Dave Mould/Dean Acosta
August 12, 2005
NASA Announces New Leaders for Science Mission Directorate
NASA Administrator Michael Griffin announced today Mary Cleave, Ph.D., P.E. will be the associate administrator for the Science Mission Directorate. Colleen Hartman, Ph.D., will be the deputy associate administrator for the Science Mission Directorate.
Cleave served as the director of NASA’s Earth-Sun System Division in the Science Mission Directorate. She began her NASA career at the Johnson Space Center (JSC) when she was selected as an astronaut in May 1980. She has flown two Space Shuttle missions, logging more than 262 hours in space.
She was a mission specialist for STS 61 B in November 1985 and STS 30 in May 1989. She left JSC in May 1991 to join NASA's Goddard Space Flight Center in Greenbelt, Md., where she worked in the Laboratory for Hydrospheric Processes. She was the Project Manager for the Sea viewing Wide Field of view Sensor (SeaWiFS), an ocean color satellite sensor monitoring global marine chlorophyll concentration.
In March 2000, Cleave joined NASA's Office of Earth Science as the deputy associate administrator for Earth Science (Advanced Planning). She was responsible for the formulation of NASA's Earth Science activities.
Cleave received a Bachelor of Science degree in biological sciences from Colorado State University; a Master of Science in microbial ecology and a doctorate in civil and environmental engineering from Utah State University.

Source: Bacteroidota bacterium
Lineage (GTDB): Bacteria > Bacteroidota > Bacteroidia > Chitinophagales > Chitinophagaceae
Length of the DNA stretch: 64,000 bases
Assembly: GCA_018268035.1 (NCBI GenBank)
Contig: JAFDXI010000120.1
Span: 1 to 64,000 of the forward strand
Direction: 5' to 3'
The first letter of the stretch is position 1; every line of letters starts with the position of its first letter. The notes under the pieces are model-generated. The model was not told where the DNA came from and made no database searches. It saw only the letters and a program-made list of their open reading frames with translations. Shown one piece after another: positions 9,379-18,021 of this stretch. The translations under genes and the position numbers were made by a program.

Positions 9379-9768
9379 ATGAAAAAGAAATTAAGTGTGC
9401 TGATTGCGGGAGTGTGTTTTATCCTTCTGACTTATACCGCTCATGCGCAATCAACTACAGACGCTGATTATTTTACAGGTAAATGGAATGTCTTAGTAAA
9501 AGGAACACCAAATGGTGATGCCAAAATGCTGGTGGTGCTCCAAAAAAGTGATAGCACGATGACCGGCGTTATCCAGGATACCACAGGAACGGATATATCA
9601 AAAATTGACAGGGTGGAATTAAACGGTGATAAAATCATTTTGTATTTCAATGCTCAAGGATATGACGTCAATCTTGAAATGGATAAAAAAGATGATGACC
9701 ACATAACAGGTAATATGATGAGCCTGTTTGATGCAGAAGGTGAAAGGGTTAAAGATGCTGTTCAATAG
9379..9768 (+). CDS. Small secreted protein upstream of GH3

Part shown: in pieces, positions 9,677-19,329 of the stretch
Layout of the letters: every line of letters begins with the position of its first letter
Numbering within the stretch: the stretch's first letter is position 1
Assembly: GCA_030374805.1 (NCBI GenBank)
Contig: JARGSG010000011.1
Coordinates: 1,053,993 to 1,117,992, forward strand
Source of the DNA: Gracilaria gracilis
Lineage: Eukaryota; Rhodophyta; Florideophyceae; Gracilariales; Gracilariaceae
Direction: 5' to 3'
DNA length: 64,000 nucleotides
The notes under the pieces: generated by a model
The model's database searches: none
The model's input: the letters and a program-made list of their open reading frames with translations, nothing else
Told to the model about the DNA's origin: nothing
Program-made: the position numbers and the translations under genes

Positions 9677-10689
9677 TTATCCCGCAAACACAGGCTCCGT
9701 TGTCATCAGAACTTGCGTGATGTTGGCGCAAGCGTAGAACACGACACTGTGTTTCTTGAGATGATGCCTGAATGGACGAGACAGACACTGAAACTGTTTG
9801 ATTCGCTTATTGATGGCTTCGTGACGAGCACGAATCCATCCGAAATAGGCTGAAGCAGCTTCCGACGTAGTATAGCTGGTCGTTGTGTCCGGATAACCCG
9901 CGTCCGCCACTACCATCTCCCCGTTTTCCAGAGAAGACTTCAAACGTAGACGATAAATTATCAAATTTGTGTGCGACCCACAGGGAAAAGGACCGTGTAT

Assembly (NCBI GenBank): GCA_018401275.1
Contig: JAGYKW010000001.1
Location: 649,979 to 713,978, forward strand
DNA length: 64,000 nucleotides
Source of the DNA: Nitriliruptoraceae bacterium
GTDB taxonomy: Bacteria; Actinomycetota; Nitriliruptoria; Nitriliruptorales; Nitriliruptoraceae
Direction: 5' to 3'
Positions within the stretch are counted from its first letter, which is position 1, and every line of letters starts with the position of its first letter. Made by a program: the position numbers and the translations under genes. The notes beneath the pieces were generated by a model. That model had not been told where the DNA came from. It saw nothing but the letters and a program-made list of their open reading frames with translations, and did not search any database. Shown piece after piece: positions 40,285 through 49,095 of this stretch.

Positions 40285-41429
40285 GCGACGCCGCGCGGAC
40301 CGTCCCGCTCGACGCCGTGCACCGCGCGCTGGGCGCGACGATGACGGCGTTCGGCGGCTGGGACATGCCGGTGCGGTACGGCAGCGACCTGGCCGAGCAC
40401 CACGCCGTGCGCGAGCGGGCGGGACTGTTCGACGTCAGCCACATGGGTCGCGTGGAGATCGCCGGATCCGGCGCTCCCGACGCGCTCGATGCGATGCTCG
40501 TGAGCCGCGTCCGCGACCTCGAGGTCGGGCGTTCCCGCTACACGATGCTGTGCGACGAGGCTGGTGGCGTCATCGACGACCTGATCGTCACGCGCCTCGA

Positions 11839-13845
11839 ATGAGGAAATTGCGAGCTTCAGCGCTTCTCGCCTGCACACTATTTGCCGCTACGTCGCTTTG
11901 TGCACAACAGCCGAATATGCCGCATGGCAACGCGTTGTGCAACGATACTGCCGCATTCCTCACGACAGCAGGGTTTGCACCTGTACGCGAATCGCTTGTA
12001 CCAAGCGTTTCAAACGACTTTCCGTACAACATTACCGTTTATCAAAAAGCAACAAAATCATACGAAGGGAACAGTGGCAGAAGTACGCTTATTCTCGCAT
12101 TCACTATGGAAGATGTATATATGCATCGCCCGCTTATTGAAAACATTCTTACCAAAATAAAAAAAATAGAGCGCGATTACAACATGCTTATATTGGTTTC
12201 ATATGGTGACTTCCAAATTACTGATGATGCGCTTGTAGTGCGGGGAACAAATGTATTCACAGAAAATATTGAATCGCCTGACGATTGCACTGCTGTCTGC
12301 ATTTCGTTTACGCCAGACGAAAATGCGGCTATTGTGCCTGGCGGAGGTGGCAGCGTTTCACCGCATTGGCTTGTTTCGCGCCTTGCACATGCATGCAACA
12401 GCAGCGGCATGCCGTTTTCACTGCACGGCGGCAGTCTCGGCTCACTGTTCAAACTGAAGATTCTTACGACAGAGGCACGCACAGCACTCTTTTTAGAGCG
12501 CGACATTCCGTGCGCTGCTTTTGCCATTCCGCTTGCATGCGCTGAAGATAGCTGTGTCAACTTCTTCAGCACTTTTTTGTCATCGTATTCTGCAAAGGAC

Her awards include two NASA Space Flight Medals; two NASA Exceptional Service Medals; American Astronautical Society Flight Achievement Award; NASA Exceptional Achievement Medal; and NASA Engineer of the Year.
Hartman, while serving as a special assistant to the NASA Administrator, served as agency liaison with the assistant to the President for science and technology within the Office of Science and Technology Policy, Executive Office of the President.
She has been a senior program executive and scientist for more than 24 years formulating programs, evaluating proposals, and making recommendations and decisions in response to the needs of the science community.
Prior to her White House service, Hartman served as NOAA's deputy associate administrator for Satellite and Information Services. She was responsible for managing NOAA’s civil environmental remote sensing satellites and the three National Data Centers.
As Solar System Exploration Division director, Hartman invigorated space science and technology-related design and development of solar system exploration missions by creatively implementing major components of the President’s Management Agenda.
As the NASA Headquarters Explorer program manager, Hartman coordinated activities involving universities, aerospace corporations, and the agency's space flight centers. She has extensive experience building and launching state-of-the-art scientific balloon and satellite payloads. She joined NASA's Office of Space Science and Applications in Washington in 1981 as a presidential management intern.
Hartman received a Bachelor of Arts degree in zoology from Pomona College; a Master of Arts in public administration from the University of Southern California and a Master of Arts and Ph.D., in physics from the Catholic University of America.
Her awards include the NASA Headquarters Outstanding Performance Award, Clair Luce Booth award for science and engineering and several Group Achievement Awards.
For information about NASA and agency programs on the Web, visit: http://www.nasa.gov/home/index.html
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